Wednesday, April 22, 2009

Ireland's New World Heritage Tentative List

The Irish Times [] reports that Ireland's government has submitted a new roster of candidate properties it intends to nominate to the UNESCO World Heritage List in the coming years. The new tentative list supersedes the first such Irish list which included 10 properties that were submitted the World Heritage Committee in 1992, a year after joining the World Heritage Convention. Two properties from the earlier list were successfully inscribed as World Heritage Sites.
The World Heritage Committee's Operational Guidelines require countries to revise their tentative lists at least once every 10 years. In 2008, the
United States concluded a 2-year effort to develop its new tentative list of 14 candidate properties [].

Tuesday, April 21, 2009

Cahokia Mounds State Historic Site

Managed by the Illinois Historic Preservation Agency, Cahokia Mounds State Historic Site, in Collinsville, Illinois, is located on the Mississippi River floodplain, across from St. Louis.

This site was first inhabited by Indians of the Late Woodland Culture about AD 700.

It became a World Heritage Site in 1982.

Friday, April 17, 2009

According to the International Council on Monuments and Sites (ICOMOS), Saturday, April 18, 2009 is the International Day for Monuments and Sites, also known as World Heritage Day. Observed every April 18th since 2001, the theme of World Heritage Day 2009 is “Heritage and Science.” ICOMOS intends for the day to raise public awareness concerning the diversity of the world’s heritage and the efforts required to protect and conserve them, as well as to draw attention to their vulnerability. ICOMOS members and committees are holding a variety of activities, conferences and other events.

For more information, click here:
Icomos World Heritage Day.

Information on activities in the United Kingdom can be found

Jeju Rejoices in UNESCO World Heritage Listing

Friday marks the first anniversary since the Jeju Volcanic Island and Lava Tubes became the first in Korea to be named to the UNESCO World Heritage List. Thanks to the international media attention it has received since last year, Jeju Island is enjoying publicity beyond its expectations. Detailed descriptions of the island are listed on the maps, magazines and the homepage of UNESCO, and leading global networks such as the BBC, Mainichi Broadcasting System, Asahi Shimbun, and Al Jazeera have introduced Jeju's heritage to their viewers. And officials from around the world come to Jeju to learn how it managed to get listed on the UNESCO Natural Heritage List. Officials from the Shizuoka and Yamanashi prefectures in Japan, who are trying to get Mt. Fuji listed, visited Jeju last month. Officials from the Japanese city of Kinokawa, Wakayama Prefecture, a sister city of Seogwipo, the second largest city on the island, came for the same reason.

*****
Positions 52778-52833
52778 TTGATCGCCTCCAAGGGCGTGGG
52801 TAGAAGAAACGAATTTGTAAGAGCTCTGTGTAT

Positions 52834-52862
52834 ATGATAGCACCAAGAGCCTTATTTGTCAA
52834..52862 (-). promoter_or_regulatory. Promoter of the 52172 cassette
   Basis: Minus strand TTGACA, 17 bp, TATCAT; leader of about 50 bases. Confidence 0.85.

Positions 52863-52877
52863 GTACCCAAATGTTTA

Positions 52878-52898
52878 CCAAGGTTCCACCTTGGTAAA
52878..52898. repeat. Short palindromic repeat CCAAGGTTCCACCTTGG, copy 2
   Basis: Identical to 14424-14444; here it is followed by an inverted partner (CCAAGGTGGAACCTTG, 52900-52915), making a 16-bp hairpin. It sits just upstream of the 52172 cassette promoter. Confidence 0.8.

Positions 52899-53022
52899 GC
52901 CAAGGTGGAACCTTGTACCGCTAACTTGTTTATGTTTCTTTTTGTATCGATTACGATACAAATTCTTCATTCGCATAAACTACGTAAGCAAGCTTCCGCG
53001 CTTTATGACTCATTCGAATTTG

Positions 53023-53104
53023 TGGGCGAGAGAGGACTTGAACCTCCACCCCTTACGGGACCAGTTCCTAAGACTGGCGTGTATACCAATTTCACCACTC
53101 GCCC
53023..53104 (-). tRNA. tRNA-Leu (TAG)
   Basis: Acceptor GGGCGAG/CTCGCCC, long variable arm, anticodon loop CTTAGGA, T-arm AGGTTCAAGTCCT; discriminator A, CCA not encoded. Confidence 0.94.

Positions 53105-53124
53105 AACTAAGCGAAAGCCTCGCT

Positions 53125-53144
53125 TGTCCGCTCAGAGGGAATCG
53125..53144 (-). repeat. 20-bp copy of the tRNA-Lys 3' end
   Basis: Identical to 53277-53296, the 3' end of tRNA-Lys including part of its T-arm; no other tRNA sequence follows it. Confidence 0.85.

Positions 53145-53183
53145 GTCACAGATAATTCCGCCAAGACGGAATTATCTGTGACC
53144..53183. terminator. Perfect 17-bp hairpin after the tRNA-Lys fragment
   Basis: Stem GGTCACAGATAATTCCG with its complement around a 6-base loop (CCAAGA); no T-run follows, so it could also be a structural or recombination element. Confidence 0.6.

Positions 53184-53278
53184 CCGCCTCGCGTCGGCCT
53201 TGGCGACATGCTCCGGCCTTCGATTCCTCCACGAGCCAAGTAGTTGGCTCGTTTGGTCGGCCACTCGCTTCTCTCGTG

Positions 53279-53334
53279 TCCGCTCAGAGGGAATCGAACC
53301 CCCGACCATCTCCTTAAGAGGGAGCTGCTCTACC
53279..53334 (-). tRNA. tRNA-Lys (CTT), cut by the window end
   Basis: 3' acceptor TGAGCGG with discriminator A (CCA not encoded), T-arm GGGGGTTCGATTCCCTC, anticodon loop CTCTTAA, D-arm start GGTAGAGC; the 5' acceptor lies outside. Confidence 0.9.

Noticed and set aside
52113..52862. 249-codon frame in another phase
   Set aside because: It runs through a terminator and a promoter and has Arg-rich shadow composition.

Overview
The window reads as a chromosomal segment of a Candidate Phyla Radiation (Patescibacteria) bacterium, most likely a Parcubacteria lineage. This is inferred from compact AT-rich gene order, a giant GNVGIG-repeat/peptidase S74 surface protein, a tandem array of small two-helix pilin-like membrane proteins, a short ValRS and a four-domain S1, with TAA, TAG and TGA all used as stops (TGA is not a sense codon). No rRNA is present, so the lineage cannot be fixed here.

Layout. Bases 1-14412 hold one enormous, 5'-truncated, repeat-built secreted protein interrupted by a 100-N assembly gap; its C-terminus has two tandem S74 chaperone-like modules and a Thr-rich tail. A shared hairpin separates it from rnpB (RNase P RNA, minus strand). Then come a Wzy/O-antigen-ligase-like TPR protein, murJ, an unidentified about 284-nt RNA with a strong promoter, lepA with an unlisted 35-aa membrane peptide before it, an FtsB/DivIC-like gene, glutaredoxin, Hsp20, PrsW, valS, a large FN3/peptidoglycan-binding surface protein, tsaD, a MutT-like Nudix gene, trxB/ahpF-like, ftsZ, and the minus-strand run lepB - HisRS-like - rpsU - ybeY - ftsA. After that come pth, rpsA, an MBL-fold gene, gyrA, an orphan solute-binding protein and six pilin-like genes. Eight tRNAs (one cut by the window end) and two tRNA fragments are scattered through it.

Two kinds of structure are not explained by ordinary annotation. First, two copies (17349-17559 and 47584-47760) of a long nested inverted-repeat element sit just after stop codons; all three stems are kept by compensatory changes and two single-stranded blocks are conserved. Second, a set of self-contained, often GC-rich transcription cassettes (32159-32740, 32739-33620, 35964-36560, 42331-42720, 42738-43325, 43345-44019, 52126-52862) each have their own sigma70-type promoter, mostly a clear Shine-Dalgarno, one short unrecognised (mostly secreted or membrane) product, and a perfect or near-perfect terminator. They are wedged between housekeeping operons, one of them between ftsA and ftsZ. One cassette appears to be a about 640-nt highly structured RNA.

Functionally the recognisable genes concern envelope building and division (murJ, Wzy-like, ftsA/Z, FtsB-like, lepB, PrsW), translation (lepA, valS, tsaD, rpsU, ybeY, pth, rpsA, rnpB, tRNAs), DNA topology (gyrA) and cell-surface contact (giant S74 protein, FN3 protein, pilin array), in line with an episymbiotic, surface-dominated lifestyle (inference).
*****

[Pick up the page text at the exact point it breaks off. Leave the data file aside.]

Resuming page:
The listing has changed the tourism trend. Although the growth rate in the number of tourists to the entire island remains at 6-7 percent, the number of travelers to the three heritage zones -- Mt. Hallasan, Seongsan Ilchulbong Tuff Cone, and the Geomunoreum Lava Tubes -- is rising by 13 to 30 percent. The number of foreign travelers also rose by 52.5 percent from 81,779 May last year to 124,770 this May. There are three big categories in the UNESCO heritage listing -- World Heritage (Natural, Cultural, and Mixed), Biosphere Reserves, and World Geopark. Prior to being named as UNESCO World Natural Heritage, Jeju had Mt. Hallasan and the Seogwipo coastal area designated as UNESCO Biosphere Reserves in Dec. 2002. Now, it is aiming to win all three honors by becoming a World Geopark too. Being included in the global network of geoparks will put the island to be on par with the world's most famous destinations. The Jeju provincial government already formed a taskforce team last year involving experts from various fields and is currently selecting candidate areas for the geopark. To be a UNESCO World Geopark, the region must not only be beautiful but also have high geological, biological, archeological, historical, and cultural values. There are currently over 50 geoparks around the world, including the Petrified Forest in Yunnan Province, China.